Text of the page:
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DRI Dietary Reference Intakes: For Thiamin, Riboflavin, Niacin, Vitamin B6, Folate, Vitamin B12, Pantothenic Acid, Biotin, and Choline Physiology of Absorption, Metabolism, and Excretion Absorption, Transport, and Storage Food folates (polyglutamate derivatives) are hydrolyzed to monoglutamate forms in the gut before absorption across the intestinal mucosa. This cleavage is accomplished by a γ-glutamylhydrolase, more commonly called folate conjugase. The monoglutamate form of folate is actively transported across the proximal small intestine by a saturable pH-dependent process. When pharmacological doses of the monoglutamate form of folate are consumed, it is also absorbed by a nonsaturable mechanism involving passive diffusion. Monoglutamates, mainly 5-methyl-tetrahydrofolate, are present in the portal circulation. Much of this folate can be taken up by the liver, where it is metabolized to polyglutamate derivatives and retained or released into the blood or bile. Approximately two-thirds of the folate in plasma is protein bound. A variable proportion of plasma folate is bound to low-affinity protein binders, primarily albumin, which accounts for about 50 percent of bound folate. Low levels of high-affinity folate binders are also present in plasma. Cellular transport of folate is mediated by a number of different folate transport systems, which can be characterized as either membrane carriers or folate-binding protein-mediated systems. These transport systems are not saturated by folate under physiological conditions, and folate influx into tissues would be expected after any elevation in plasma folate after supplementation. Folate concentrations in liver of 4.5 to 10 µg/g were reported after liver biopsies (Whitehead, 1973). Because the adult male liver weighs approximately 1,400 g, the total quantity of folate in the liver would be approximately 6 to 14 mg. If the liver is assumed to contain 50 percent of the body stores of folate, the estimated total body folate store would be 12 to 28 mg. Using the same assumption, Hoppner and Lampi (1980) determined average liver folate concentrations to be approximately 8 µg/g (range 3.6 to 14.8 µg/g) after autopsy; the liver folate content would be approximately 11 mg and total body folate 22 mg. Metabolism and Excretion Before being stored in tissue or used as a coenzyme, folate monoglutamate is converted to the polyglutamate form by the enzyme folylpolyglutamate synthetase. When released from tissues into circulation, folate polyglutamates are reconverted to the mono-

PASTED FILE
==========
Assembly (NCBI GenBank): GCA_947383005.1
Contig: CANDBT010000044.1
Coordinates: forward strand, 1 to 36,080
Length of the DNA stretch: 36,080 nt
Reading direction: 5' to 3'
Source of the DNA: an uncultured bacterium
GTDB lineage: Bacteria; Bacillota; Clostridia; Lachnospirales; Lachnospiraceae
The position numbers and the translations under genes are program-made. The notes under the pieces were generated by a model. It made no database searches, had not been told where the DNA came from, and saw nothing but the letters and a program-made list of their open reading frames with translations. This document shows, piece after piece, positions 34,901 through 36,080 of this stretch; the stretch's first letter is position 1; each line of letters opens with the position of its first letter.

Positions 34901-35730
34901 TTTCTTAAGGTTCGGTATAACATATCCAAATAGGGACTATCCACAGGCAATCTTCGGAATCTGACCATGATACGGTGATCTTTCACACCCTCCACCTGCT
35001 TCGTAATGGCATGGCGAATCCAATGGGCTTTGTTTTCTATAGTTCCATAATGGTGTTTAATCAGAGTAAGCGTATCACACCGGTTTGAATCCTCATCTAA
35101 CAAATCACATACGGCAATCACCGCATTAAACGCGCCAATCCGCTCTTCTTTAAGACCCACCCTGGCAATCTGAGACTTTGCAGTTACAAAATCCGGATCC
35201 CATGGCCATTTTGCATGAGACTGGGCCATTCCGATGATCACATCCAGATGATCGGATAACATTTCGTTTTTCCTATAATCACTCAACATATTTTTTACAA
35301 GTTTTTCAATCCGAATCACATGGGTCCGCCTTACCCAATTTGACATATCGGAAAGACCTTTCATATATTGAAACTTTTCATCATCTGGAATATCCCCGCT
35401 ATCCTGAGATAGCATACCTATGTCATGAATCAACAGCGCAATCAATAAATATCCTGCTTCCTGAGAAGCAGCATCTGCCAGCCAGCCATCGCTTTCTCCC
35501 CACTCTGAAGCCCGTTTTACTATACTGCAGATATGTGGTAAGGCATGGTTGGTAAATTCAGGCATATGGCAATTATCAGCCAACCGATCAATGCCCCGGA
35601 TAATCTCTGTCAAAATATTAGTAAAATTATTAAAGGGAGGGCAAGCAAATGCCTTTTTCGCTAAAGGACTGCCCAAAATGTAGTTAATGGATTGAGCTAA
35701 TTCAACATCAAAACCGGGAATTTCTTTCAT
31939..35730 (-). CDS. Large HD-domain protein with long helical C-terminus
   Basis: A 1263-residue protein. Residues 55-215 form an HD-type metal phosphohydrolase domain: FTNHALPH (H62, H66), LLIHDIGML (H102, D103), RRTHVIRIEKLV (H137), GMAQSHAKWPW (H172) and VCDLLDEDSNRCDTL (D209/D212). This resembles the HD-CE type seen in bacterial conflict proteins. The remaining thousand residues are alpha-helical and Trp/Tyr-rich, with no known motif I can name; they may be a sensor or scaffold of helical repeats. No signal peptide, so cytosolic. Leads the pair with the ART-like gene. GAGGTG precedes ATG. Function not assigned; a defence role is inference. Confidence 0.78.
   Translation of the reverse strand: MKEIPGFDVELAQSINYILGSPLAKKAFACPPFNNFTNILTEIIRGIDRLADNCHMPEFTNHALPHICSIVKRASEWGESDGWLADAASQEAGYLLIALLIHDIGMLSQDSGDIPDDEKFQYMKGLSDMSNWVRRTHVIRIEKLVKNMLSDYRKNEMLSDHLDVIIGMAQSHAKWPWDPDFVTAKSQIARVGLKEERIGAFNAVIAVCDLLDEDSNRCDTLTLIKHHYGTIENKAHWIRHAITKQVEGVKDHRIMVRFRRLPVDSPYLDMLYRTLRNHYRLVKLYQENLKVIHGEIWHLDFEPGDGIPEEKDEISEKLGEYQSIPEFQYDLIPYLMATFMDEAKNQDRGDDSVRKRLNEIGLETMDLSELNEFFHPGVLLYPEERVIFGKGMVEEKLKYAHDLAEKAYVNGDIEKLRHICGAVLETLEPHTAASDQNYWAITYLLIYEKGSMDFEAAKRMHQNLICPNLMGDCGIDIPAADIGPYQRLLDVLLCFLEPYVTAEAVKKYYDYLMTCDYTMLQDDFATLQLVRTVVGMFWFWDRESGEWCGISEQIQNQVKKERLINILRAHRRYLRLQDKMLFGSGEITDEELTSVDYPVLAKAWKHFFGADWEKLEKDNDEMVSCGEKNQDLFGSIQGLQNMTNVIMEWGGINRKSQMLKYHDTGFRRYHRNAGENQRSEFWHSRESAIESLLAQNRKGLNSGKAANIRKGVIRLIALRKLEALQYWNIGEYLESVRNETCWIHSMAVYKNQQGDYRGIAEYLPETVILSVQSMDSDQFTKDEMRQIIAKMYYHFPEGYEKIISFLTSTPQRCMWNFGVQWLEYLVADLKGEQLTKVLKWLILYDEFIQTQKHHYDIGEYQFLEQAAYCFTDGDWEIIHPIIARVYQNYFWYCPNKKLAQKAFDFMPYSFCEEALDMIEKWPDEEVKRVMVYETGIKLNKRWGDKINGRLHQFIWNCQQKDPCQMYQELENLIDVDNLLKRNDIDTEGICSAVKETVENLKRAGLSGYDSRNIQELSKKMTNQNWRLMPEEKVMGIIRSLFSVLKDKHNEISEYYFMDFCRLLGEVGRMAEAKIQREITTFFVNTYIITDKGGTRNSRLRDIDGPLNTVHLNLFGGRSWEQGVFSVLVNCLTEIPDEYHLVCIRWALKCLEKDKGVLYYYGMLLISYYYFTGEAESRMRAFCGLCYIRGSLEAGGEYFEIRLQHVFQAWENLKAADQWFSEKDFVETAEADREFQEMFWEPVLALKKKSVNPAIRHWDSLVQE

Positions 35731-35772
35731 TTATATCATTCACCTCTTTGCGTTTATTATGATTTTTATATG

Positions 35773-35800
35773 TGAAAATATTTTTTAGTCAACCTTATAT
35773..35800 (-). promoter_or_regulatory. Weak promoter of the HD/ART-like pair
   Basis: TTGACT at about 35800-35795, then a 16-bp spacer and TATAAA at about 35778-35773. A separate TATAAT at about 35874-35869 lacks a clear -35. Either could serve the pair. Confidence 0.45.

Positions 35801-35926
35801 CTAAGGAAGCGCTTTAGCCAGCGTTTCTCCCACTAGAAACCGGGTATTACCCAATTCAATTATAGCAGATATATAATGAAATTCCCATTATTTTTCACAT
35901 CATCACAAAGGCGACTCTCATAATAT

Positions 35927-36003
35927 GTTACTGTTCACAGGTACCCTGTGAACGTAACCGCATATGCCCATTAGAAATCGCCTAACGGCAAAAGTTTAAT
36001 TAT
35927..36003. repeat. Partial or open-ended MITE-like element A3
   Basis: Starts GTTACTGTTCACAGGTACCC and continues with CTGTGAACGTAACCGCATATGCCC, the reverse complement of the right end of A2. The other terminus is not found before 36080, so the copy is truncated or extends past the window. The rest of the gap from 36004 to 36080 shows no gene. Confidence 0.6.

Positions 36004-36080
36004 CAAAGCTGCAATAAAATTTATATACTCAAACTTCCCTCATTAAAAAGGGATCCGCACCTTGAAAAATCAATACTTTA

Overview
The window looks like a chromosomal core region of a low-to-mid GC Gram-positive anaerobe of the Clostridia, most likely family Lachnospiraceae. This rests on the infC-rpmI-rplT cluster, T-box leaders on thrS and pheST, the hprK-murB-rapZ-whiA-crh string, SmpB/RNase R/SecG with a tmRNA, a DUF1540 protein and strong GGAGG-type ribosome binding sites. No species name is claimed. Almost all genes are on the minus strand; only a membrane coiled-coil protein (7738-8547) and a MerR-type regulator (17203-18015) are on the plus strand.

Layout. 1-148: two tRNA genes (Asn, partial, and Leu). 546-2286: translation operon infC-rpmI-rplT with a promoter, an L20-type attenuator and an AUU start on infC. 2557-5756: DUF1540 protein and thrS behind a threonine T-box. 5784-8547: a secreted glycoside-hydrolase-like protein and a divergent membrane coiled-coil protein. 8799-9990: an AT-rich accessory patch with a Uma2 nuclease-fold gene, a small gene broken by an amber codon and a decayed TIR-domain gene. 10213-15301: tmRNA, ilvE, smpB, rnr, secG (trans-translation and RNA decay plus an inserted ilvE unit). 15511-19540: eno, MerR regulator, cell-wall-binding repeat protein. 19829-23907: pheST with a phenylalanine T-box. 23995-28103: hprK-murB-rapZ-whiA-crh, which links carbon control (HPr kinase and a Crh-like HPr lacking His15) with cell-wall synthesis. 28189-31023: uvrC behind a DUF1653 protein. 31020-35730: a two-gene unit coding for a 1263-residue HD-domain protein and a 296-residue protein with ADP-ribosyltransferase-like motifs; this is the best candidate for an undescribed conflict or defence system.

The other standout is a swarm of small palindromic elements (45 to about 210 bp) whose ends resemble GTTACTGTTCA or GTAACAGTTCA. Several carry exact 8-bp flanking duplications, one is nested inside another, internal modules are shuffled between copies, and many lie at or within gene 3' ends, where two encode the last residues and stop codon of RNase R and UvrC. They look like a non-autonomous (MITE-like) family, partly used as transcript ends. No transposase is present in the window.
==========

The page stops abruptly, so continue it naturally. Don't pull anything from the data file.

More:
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DRI Dietary Reference Intakes: For Thiamin, Riboflavin, Niacin, Vitamin B6, Folate, Vitamin B12, Pantothenic Acid, Biotin, and Choline glutamate form by γ-glutamylhydrolase. Folates must be reduced enzymatically and resynthesized to the polyglutamate form to function in single-carbon transfer reactions. The metabolic interrelationship between folate and vitamin B12 may explain why a single deficiency of either vitamin leads to the same hematological changes. Both folate and vitamin B12 are required for the formation of 5,10-methylenetetrahydrofolate and involved in thymidylate synthesis by way of a vitamin B12-containing enzyme. The formation of 5,10-methylene tetrahydrofolate depends on the regeneration of the parent compound (tetrahydrofolate) in the homocysteine-to-methionine conversion. This reaction involves the removal of a methyl group from methyl folate and the delivery of this group to homocysteine for the synthesis of methionine. Folate is involved as a substrate (5-methyl-tetrahydrofolate) and vitamin B12 as a coenzyme. The 5,10-methylenetetrahydrofolate delivers its methyl group to deoxyuridylate to convert it to thymidylate for incorporation into DNA. In either a folate or vitamin B12 deficiency, the megaloblastic changes occurring in the bone marrow and other replicating cells result from lack of adequate 5,10-methylene-tetrahydrofolate. The major route of whole-body folate turnover appears to be via catabolism to cleavage products. The initial step in folate catabolism involves the cleavage of intracellular folylpolyglutmate at the C9-N10 bond, and the resulting p-aminobenzoylpolyglutamates are hydrolyzed to the monoglutamate, which is N-acetylated before excretion. Folate freely enters the glomerulus and is reabsorbed in the proximal renal tubule. The net effect is that most of the secreted folate is reabsorbed. The bulk of the excretion products in humans are folate cleavage products. Intact urinary folate represents only a very small percentage of dietary folate. Biliary excretion of folate has been estimated to be as high as 100 µg/day (Herbert and Das, 1993; Whitehead, 1986); however, much of this is reabsorbed by the small intestine (Weir et al., 1985). Fecal folate losses occur, but it is difficult to distinguish actual losses from losses of folate synthesized by the intestinal microflora (Krumdieck et al., 1978). Clinical Effects of Inadequate Intake Inadequate folate intake first leads to a decrease in serum folate concentration, then to a decrease in erythrocyte folate concentration, a rise in homocysteine concentration, and megaloblastic changes in the bone marrow and other tissues with rapidly dividing cells.